Hell, a few apply to anyone working in any business. So, New title: Ten Tips for Everyone Alive on the Planet
OK, I’m going to try and explain why Big Music genuinely doesn’t get what’s happening with the online stuff. It’s easy to dismiss the thoughts coming out about ‘3 Strikes Laws’, and Bit Torrent being to blame for the death of musicians’ livelihoods etc. as being a bunch of really rich people want to keep their massive piece of the pie - and there is some of that, for sure. But there’s also an entire way of thinking that explains why they feel the way they do.
The problem is to do with the difference in response required between transformative change, and incremental change.
Sticking with the music industry, let’s have a look at some examples of both, starting with incremental change:
Everybody wants to know the easy, proven steps to music success. Therefore, most experts offers tips and strategies to help you reach your goals in a positive light — including me.
Well, it’s time to shake things up and serve a new audience — which explains why this post takes a tongue-in-cheek look at the dark side: How to destroy your music career in seven easy steps …
1) Give Away Your Personal Power
The first step to destroying your music career is to realize that your destiny is in the hands of other people and circumstances beyond your control. Fully embrace the fact that you need to be in the right place at the right time to get your “lucky break” and be “discovered.”
Know that industry people and music critics must deem you worthy of success for you to have value as a musician. Also, cling to the belief that all the answers are “out there” somewhere and out of your control and you will be incredibly successful at failure.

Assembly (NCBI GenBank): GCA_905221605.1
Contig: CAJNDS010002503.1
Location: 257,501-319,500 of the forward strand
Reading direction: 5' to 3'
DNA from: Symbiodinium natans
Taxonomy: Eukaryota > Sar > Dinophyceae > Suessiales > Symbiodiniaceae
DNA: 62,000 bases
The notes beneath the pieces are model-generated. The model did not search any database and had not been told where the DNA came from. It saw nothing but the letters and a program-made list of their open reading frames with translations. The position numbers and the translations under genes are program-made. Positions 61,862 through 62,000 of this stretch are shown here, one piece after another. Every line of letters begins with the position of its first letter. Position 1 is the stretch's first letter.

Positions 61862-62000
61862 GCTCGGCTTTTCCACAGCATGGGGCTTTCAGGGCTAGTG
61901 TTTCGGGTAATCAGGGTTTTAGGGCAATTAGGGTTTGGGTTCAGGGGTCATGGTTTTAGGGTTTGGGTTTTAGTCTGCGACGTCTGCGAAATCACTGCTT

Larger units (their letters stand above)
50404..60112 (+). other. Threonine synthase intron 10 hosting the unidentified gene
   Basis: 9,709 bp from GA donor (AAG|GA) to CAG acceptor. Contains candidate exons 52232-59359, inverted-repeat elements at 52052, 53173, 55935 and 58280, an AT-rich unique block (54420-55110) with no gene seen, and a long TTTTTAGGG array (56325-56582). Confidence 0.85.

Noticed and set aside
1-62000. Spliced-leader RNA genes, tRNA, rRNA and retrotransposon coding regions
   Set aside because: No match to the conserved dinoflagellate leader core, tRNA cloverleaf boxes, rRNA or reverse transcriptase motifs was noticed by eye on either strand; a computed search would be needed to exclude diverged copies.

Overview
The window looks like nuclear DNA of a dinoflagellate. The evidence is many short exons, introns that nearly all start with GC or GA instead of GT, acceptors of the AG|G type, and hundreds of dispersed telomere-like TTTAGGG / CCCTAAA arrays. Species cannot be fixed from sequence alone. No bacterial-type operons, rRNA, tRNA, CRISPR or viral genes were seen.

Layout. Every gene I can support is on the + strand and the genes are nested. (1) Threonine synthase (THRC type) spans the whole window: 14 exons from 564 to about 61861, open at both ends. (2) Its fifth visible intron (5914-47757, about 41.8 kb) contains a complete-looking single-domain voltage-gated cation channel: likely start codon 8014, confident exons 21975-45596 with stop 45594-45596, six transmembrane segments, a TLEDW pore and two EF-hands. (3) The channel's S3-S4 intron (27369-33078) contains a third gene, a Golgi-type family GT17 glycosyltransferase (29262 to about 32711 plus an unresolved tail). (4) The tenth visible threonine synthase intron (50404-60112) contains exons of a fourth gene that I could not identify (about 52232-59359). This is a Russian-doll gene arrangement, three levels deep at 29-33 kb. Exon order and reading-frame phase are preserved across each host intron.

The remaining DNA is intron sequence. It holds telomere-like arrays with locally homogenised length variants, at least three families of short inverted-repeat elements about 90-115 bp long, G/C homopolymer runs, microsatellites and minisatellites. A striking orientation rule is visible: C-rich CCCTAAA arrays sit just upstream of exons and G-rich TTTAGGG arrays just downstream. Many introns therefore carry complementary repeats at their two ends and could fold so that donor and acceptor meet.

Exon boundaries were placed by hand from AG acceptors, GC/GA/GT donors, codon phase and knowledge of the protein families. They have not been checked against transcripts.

University research proves that the smart interlinking of multiple artist-controlled web properties drives success
I recently took a fantastic journey to Australia where I spoke at a music conference called Big Sound in Brisbane. There I had the honor and privilege of meeting Dave Carter, a Dr. at Griffith University who was presenting a fascinating study called The Online Marketing Research Paper.
The Online Marketing Research Paper examines the web presence and sales data for 99 independent Australian artists distributed by Musicadium (a digital music & video distribution service) to identify whether any of the documented online activity corresponded with proportionally higher royalty returns to artists.
I think all artists should read through this important case study. You can download it by visiting here: http://www.musicadium.com/online-marketing-research-paper
In my opinion Dave Carter found out some very interesting things: (Disclaimer: I may find this study so inspiring is it scientifically backs up my theories and teachings at Ariel Publicity and in my book/online course Music Success in Nine Weeks. Affirmation feels so sweet….)
Listen to your music for the first time again.
Examine your online presence as a first-time visitor would.
Imagine standing in a corner watching one of your shows for the first time.
Ask yourself: As a fan or potential fan, what does your stuff, message and existence do for me? The answer to this question is your ‘value proposition’.
All of this entertains me.
All of this helps me to forget.
All of this helps my social life.
All of this makes me socially aware.
All of this informs me.
All of this energizes me.
All of this calms me.
All of this helps me to feel young again.
Artists and songs don’t necessarily compete, but the value proposition(s) you choose to deliver defines the broad (market and product) segment you are competing within. For example: are you competing within the ‘all-this-entertains-me’ segment or within the ‘all-of-this-energizes-me’ segment or within an overlapping slice in between?
When considering the delivery of a value proposition, consider the following (random examples):
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(Updated Feb 25, 2014)